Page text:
Ownby said he reached out to his campaign and was told he had something else scheduled.
The plan, according to the commissioners, will be to host the meetings either monthly or bi-monthly in various districts across the county.

Broyles said the two got the idea during a National Association of Counties meeting they attended in Washington, D.C. this past spring. At the time, they were told by some Florida officials that the forums were a big draw when jointly hosted by Democrats and Republicans who sit on the same board.

Broyles is a Democrat, and Ownby is a Republican.

“It’s more like a town hall style where the public can come in and ask questions about county business and we can offer our perspectives,” said Broyles. “I think it’s a great thing to do.”
Ownby agreed.

“It will get some questioned answered,” he said. “A lot of people can’t make regular meetings, so this is a chance for them to be able to talk about concerns and issues that don’t always get airplay. It also gives them a chance to bring us issues and let us get out in front of them.”

Broyles said since the first meeting runs concurrently with early voting, they wanted to bring in a number of candidates in state races.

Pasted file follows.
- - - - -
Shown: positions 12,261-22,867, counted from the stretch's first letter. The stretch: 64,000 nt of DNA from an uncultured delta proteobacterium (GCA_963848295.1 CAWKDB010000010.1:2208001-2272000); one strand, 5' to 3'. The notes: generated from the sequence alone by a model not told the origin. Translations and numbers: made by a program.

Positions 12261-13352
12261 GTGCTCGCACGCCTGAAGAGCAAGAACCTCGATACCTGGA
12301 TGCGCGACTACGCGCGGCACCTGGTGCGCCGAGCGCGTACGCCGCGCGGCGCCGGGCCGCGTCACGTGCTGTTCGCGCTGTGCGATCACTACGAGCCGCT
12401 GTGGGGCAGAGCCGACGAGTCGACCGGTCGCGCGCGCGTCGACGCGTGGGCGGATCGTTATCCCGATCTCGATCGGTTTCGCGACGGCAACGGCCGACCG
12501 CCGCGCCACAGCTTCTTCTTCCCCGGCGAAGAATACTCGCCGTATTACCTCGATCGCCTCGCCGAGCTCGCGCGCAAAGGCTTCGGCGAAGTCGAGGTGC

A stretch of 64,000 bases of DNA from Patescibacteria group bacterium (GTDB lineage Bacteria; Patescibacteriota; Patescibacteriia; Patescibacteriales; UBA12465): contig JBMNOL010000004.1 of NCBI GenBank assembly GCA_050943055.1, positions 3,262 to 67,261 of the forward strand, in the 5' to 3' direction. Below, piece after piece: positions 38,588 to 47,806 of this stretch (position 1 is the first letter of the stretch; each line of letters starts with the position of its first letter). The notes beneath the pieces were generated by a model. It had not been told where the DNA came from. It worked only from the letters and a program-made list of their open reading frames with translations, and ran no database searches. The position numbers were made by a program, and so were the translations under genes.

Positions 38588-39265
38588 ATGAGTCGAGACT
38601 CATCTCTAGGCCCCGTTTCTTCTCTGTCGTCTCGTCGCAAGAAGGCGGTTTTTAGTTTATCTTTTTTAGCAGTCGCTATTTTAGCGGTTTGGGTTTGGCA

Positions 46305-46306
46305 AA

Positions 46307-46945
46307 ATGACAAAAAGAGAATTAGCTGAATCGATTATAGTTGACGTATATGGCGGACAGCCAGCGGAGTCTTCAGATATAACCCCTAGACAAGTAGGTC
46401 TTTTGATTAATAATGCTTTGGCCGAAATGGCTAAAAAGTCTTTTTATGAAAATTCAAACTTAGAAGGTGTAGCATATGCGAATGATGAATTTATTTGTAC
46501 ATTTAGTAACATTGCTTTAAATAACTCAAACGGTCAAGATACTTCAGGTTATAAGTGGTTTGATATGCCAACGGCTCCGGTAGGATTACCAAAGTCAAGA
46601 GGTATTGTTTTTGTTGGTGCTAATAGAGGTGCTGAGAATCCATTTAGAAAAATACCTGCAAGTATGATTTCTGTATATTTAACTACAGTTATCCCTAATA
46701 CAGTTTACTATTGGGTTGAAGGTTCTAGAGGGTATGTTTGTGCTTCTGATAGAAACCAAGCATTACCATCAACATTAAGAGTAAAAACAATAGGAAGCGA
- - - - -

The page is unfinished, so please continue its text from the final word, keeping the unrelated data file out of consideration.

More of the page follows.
In addition to the 13th District race that features Johnson and Smith, they plan to ask 7th District state Senate candidates Cheri Siler, a Democrat, and Richard Briggs, a Republican, to come.

Broyles and Ownby said they will hammer out more details in the coming days.

“I’m looking forward to it,” Broyles said. “I enjoy working with Jeff even though, politically, we are often at the opposite spectrum on a number of political issues. But, I think this is a good thing for the commission and I think it’s providing a good public service.”

Thursday, October 16, 2014

KCS wants nutrition dept. audit

You might recall back in mid-September when we broke the story that the state is investigating Knox County Schools Executive Director of School Nutrition Jon Dickl for allegations connected to the misuse of funds.

We were told at the time that the probe is tied to the use of two $500 gift cards that were given to food services and into ties that a school vendor has to a car dealership that possibly sold Dickl a deeply discount vehicle.

(Dude makes more than $100K annually by the way. He's currently on paid administrative leave.)

Anyhoo, the school system today issued a release, saying that it is requesting that the county's internal auditing department conduct an audit and an independent risk review of the KCS School Nutrition Department.

According to the release:
Internal Auditor Andrea Addis has been apprised of the school district’s request that her office conduct a financial audit of the school system’s nutrition department as well as providing an independent risk review of that department’s financial operations. Any work conducted by the Internal Auditor would need to be authorized by the Knox County Commission.